You may have noticed it’s been a bit sparse around here this summer. Last July and August you and I shared a locavore moment every few days. This summer. Not so much. Despite my best intentions (and my wild attempts at planning), the past few months have been the complete opposite. New work responsibilities, a ton of weddings and events, and a major “lose all that local food weight you’ve added to your rear-end” campaign turned this summer from lazy days into some of the longest to-do lists of my life. By last week Friday, I hadn’t blogged in over a week. I was behind on hours at work, behind on writing assignments but loathing the thought of doing either. When we climbed in the car after a long week of work I had solidly hit my breaking point. We were on our way to one of my closest high school friend’s wedding in Madison, Wisconsin. Overwhelmed and completely burned out, I even snapped at the kitchen partner for asking the hotel concierge if we had to move the car out of overnight parking in the morning.
Thankfully, wedding days are a good reminder about what’s most important. The best ones make you head home and try a little harder. Be a better friend. Be a better wife. Remember what’s important. I sat in the pew at the ceremony thinking about how life doesn’t have a rewind button. I can’t change how busy and stressful this summer has been. I can’t take back the eye roll and snarky comment I gave the kitchen partner for asking about the parking. I can’t take back the wasted time on Facebook, the whining about jobs and graduate schools, the time I missed with family and friends. Maya Angelou once wrote, “If you don’t like something, change it. If you can’t change it, change your attitude. Don’t complain.”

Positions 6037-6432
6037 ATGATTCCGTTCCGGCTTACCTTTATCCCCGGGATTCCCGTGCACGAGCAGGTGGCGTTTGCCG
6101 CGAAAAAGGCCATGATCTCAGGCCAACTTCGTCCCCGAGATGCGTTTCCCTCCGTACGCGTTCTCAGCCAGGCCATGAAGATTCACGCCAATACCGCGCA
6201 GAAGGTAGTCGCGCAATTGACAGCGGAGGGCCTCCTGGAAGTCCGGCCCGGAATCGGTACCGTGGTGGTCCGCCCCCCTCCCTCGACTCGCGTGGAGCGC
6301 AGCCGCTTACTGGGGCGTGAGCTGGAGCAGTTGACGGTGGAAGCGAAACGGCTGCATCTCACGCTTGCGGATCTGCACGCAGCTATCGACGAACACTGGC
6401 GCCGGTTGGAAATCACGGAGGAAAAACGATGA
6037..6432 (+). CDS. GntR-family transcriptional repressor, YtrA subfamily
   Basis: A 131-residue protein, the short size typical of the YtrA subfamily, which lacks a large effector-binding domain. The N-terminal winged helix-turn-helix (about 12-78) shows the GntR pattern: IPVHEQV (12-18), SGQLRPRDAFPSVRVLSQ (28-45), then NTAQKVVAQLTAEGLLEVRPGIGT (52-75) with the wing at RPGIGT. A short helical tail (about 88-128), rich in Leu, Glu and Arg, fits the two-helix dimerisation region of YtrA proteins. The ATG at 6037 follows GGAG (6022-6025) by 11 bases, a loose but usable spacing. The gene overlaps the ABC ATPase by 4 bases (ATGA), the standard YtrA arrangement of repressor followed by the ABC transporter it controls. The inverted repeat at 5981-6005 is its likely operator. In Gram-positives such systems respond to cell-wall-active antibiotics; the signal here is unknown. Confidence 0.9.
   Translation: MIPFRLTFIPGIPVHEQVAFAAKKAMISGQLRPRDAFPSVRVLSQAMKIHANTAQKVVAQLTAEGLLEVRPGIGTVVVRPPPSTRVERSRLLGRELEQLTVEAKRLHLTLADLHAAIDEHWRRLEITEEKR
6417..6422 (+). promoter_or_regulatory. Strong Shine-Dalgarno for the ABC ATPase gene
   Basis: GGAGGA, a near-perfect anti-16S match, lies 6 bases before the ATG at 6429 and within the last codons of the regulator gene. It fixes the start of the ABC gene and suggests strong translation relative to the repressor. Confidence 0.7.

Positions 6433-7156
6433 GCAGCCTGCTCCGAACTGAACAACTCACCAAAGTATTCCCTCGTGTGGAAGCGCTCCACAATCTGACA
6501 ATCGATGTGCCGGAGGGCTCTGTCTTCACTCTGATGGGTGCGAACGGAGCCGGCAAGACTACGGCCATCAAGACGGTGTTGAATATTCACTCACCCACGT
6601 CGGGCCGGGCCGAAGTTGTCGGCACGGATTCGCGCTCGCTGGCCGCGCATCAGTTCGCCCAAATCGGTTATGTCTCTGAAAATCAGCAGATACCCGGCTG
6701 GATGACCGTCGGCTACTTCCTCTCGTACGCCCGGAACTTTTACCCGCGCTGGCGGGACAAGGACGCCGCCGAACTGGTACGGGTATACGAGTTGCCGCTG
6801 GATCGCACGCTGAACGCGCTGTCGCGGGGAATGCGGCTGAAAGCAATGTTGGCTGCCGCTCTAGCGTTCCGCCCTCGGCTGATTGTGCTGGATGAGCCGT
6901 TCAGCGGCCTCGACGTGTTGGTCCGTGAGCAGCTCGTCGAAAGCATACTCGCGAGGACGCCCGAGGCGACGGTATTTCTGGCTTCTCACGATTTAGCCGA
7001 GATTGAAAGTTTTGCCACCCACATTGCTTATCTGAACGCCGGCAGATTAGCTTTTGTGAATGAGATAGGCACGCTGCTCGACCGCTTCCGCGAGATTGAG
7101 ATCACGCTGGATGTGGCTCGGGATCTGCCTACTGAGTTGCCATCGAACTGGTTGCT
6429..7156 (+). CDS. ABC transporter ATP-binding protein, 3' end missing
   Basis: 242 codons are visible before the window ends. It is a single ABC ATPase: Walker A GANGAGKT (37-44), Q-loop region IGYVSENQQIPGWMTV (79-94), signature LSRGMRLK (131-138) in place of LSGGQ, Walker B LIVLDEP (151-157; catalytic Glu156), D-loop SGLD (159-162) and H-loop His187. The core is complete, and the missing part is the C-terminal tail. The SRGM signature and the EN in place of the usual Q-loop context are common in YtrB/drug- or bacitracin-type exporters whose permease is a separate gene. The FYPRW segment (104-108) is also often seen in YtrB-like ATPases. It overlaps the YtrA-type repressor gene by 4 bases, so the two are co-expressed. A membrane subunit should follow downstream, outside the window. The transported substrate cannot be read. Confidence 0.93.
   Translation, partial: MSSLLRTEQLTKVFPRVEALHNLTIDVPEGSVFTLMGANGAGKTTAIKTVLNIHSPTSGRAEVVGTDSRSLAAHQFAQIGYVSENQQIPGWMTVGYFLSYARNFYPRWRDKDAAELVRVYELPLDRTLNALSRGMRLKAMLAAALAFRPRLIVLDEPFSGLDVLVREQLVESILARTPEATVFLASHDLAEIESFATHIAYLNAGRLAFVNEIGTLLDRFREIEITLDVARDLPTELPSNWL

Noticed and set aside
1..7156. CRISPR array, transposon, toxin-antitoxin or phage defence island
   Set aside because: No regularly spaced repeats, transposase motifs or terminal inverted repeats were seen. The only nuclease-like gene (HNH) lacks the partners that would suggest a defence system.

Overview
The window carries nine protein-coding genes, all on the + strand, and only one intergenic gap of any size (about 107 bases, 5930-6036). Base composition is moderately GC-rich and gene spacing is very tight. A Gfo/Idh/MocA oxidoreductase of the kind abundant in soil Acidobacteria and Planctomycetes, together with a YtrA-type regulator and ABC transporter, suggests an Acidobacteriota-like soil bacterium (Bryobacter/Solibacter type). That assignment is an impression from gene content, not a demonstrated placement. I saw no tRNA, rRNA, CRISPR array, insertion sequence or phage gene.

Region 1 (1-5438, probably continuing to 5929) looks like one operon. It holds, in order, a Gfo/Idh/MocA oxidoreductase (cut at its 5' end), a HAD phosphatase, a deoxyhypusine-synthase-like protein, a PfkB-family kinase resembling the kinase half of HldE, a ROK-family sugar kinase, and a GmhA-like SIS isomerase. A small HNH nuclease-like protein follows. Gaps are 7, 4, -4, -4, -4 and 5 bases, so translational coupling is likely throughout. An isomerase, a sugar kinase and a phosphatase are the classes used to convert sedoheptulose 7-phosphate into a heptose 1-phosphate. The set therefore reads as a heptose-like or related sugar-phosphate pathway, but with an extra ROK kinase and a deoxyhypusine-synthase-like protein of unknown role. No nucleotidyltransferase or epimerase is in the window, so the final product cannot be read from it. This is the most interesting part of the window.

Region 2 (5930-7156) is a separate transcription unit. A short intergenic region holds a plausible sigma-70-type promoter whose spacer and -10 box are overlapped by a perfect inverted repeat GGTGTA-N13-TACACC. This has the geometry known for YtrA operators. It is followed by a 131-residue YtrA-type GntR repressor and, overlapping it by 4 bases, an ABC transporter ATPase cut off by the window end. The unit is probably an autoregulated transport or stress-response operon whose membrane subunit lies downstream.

It’s four days later and I’m still living in the “If you don’t like it. Change it.” mode. Monday came and I really wanted to cook and write more. There’s a fridge full of food and two blog posts finished already. That’s half of what I accomplished in the first three weeks of August. I took the morning off work today to get a haircut, go to the gym, and not stress about what I wasn’t getting done. That’s more than I can say for all of July.
Now I’m finally writing a post about blueberry freezer jam that’s been on my to-do list since I made the batch the second week of July. I thought it was time to share it. I should’ve titled it “Freezer Jam: An Ode to not putting things off anymore.” If I want the time to write again, I’m going to have to stop wishing for it and just start doing it. This freezer jam is one of the few things I made from scratch all summer, but one of the best I’ve ever done. Thanks to Covered Bridge Farm in Forest Lake for the berries. And thanks to the new bride and groom for the reminder of what’s most important!
Blueberry Freezer Jam
3 1/3 cups fresh blueberries
1 1/3 cups granulated sugar
4 Tbsp. Ball Instant Pectin for no-cook freezer jam
1. Wash and remove any stems or debris from the berries. Using a potato or fruit masher, crush the berries 1 cup at a time until they form a thick liquid. Set aside.
2. Clean and sterilize 4 half pint or 2 pint freezer jars and lids. Place on a cookie sheet near your workspace for easy clean-up and transportation of finished jars.